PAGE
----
I have a vivid memory of the first time I went into a Masonic Lodge. I was 15 years old and had arrived with my dad for my DeMolay initiation. The room, a magnificent leather-chair filled lounge, was bustling with activity. In the back were a pool and a billiards table in full use. To one side was a table tennis table with a match going on and a big crowd watching. I worked my way over to the table tennis match and joined the crowd. A wiry man, the Chapter Dad, was playing one of the older DeMolay boys. The DeMolay youth was a tall, thin, athletic type. He was quick and clearly good at the game. But the older man was, as they say, cleaning his clock. "Wow," I recall thinking, "that older guy is pretty good." Oh, he was pretty good all right. In fact, as I later learned, he was... and remains... the best US table tennis player ever, known, in fact, as "The Babe Ruth of Table Tennis." His name was Jimmy McClure.
Born September 28, 1916, Jimmy was a superstar right out of the gate. He was a quick learner and a great dancer. So good, in fact, he occasionally performed with the likes of Dick Powell — without ever having had a single dance lesson.
As a youngster, he began playing tennis and at age 12, and won many championships over the next few years.
Likely on his way to a budding tennis career, a rainy day in 1932 changed things for him. That day, Jimmy's tennis game with friends was rained out. About to call it quits, one of the boys suggested they all come over to his house where he had what he called a "ping-pong" table in the basement. Jimmy and the others followed their friend downstairs, where they found the table. Jimmy picked up one of the strange looking paddles. It was the first time he had ever seen one. In a sense, he would never put it down again.
Only a year later, he stood in another venue holding something just as unfamiliar – the US Open Championship trophy. In practically a single step, he had advanced from a complete beginner to being the best table tennis player in the country.
Jimmy's first US championship was no fluke. His slight build, extraordinary coordination and lightning quickness were ideal for the sport. Up until the time World War II interrupted his career, Jimmy won no less than six additional major championships. He was a legitimate superstar.
To top it all off, in 1937, Jimmy was selected for the US Swaythling Cup team. The Swaythling Cup is roughly the table tennis equivalent of golf’s Davis Cup, given to the world championship team each year. With Jimmy as its anchor and best player, that 1937 team won the United States' first and only Swaythling cup.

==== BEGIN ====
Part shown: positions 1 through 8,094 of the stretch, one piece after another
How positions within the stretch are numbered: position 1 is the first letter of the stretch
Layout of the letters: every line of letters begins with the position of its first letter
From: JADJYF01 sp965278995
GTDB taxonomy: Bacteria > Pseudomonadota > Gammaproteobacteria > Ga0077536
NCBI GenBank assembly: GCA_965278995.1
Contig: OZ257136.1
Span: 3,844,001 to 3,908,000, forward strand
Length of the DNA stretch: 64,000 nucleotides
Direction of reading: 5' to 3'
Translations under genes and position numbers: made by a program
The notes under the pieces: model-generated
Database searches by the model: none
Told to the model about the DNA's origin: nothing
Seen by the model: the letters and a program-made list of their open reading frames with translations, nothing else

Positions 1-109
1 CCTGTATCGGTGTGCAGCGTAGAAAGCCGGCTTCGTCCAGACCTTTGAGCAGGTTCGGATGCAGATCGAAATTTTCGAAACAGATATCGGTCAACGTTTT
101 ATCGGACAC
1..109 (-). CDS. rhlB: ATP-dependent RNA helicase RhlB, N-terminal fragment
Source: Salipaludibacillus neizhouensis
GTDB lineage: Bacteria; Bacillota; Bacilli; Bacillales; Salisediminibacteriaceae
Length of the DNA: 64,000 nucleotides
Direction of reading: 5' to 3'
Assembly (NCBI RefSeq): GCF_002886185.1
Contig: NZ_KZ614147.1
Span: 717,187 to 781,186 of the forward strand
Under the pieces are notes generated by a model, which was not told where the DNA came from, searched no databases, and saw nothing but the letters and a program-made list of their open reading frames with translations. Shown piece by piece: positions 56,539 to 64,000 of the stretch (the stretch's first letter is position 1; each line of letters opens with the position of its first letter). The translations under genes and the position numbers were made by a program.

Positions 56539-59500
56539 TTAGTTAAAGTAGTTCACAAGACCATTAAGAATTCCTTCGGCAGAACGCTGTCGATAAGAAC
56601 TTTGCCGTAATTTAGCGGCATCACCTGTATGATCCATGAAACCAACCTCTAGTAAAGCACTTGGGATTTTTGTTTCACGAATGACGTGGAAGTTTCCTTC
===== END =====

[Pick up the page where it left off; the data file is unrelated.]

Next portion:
As with so many other athletes of the era, World War II put an end to the fun. Jimmy put his career on hold and enlisted in the Navy, serving as a radioman in the South Pacific.
When the war was over, 29-year old McClure resumed his career. Aging by table tennis standards, Jimmy competed for ten more years, winning his final championship in 1956. By the end of his playing career, Jimmy had six national titles and five world championships to his credit. Without the war, there would certainly have been more.
Once settled back home after the war, McClure opened a sports and trophy shop, and then looked back to that seminal year of 1932. That was not only the year he first played table tennis, but it was also the year his uncle, James Hodgson, introduced him to the Masonic fraternity. At his uncle's suggestion, Jimmy joined Indianapolis Chapter, Order of DeMolay, where he eventually served as Master Councilor.
After WWII, given his positive experience in DeMolay, he decided to join the Masons. Together with his father he joined Oriental Lodge #500, the Indianapolis Scottish Rite and Murat Shrine. In 1966, he became Oriental’s Worshipful Master.
After his playing career was over, Brother Jimmy served as a sports administrator at the highest levels, including the board of directors of the US Olympic Committee, where he single-handedly mounted a successful campaign to distribute the money equally among large and small sports
Jimmy passed away in February, 2005. He remains the only United States player in the Table Tennis Hall of Fame.
The years Brother Jimmy McClure spent traveling the world representing the US Olympic Committee, his country and, indeed, Masonry, earned respect all around the globe. He is recognized throughout the world for his efforts on behalf of sports, but remains relatively unknown in his own country. Still, for those who know table tennis, his legacy remains intact as the United States' greatest player.